Georgia Mining Property Colorado

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Contact: Gold Rush Expeditions
Use code JRM1003 for a 10% discount.
Terms and Conditions apply.

About:-  The Georgia Mining Property is a desirable forty-acre claim located on the east side of Mt. Guyot in the Breckenridge Mining District. To be more specific, the claim lies in the Georgia Gulch region, which is known for producing exceptional native samples of gold. Lots of “Breckenridge gold” from this region was never melted down but instead coveted for its unique beauty and sold to museums and collectors. If you were to visit the Colorado Museum of Natural History in Denver, you would be able to see astonishing specimens of flake gold that Mr. John F. Campion found in the areas near the Georgia site. The largest flake specimen in the collection is massive, measuring eight inches high, five inches wide, and one-fourth of an inch to three-fourths of an inch thick. The Georgia Gulch region is very noteworthy since it has been found to contain native gold in veins, leaves, or flakes. An occurrence of many types of native gold in the same location is uncommon. The Georgia site has the potential to be extremely lucrative since properly prepared pieces of wire or vein gold can be sold for up to thirty or forty times the current going rate for gold!

The site can be easily accessed with any high clearance 4WD via a county road that is just off Georgia Pass Road. The county road is a great resource and can be used to transport heavy equipment and machinery to and from the site with some maintenance. Due to the elevation, this site is most accessible in the summer after the snow has melted. The area surrounding Georgia is abundant in tall shady pine trees.

A once well-loved mine camp sits near the Georgia Mineral Property. It’s made up of a multiroom cabin, an outhouse, and a blacksmith shop built somewhere in-between the late 1930s to early 1940s. These structures are an interesting part of the history of the mine. Pictures and writings inside the building give clues about previous inhabitants. The old mining equipment left behind serves as a reminder that even though technology has improved, mining is still a straightforward and dependable endeavor that many Americans took on successfully in the past. It’s important to note that buildings and structures on site are not the property of the claim owners but are historical structures and will be considered property of the United States Forest Service. Operators should be ready to work the site without damaging or destroying the mining history in the area!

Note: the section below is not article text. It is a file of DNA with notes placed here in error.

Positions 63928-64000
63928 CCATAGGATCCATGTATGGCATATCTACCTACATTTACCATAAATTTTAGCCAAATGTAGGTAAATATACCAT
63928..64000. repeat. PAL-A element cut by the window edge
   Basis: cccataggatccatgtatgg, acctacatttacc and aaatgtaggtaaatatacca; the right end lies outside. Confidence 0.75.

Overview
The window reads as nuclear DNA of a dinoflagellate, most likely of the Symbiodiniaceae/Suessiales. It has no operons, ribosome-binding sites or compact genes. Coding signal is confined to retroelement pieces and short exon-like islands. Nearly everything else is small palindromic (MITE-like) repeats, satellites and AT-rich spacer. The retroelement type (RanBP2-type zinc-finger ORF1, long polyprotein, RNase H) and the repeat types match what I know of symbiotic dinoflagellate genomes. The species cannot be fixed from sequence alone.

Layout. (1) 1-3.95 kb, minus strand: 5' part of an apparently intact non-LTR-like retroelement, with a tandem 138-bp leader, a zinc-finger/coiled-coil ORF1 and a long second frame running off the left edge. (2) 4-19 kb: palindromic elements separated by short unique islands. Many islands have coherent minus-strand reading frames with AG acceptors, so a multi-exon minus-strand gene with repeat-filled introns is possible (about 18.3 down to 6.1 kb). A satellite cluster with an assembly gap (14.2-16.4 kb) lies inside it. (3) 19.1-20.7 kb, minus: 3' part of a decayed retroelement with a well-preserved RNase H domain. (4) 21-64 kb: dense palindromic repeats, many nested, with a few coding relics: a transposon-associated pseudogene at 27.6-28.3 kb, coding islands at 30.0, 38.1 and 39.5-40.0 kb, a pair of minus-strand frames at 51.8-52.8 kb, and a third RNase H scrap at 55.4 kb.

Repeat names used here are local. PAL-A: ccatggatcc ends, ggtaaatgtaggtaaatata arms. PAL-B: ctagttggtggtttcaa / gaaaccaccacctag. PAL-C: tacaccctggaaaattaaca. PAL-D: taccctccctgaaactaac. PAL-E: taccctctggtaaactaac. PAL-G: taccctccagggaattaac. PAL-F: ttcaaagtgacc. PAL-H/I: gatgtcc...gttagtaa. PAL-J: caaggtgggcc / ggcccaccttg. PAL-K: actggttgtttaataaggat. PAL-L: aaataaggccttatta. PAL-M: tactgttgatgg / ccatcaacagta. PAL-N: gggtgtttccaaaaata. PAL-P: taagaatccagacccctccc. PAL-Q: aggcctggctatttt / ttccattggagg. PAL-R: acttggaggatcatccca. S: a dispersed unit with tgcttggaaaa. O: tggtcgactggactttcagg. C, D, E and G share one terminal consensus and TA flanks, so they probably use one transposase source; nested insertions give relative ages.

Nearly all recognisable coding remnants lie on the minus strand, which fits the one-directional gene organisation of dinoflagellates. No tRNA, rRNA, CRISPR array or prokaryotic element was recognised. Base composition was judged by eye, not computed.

The mine itself is currently not accessible, but the visible gold in dump piles on this site alone will make the Georgia Mineral Property a rewarding investment. The mine has at least 6 adits with collapsed portals. Excavation would be required to reopen the adits. Correlating with the six adits, there are six large dump piles of very promising high-grade material. Samples from the dumps varied widely. Some samples were well over five ounces per ton in gold! The gold assay average for the site was 1.24oz/T. With over 75,000 tons of dump material, it’s estimated that there is 59,000 oz of gold in the dump piles! This does not account for any of what would be recovered subsurface. Since much of the material in the dump piles is high grade, this suggests that miners were recovering more valuable materials inside the time that they chose to process first.

A suggested operation is to clear the dumps and truck out for processing. This would require very little effort or cost in permitting and should take less than 10 years to complete. The return of this investment should be substantial, but minimal in comparison to the potential return of investment if the buyer chooses to permit the rehabilitation of the portal to seek out the high-grade gold deposits in the subsurface workings. The property would ideally be worked by a small mining team of less than 10. This would allow for development at a reasonable rate and allow for large profits from dumps and subsurface development.

 

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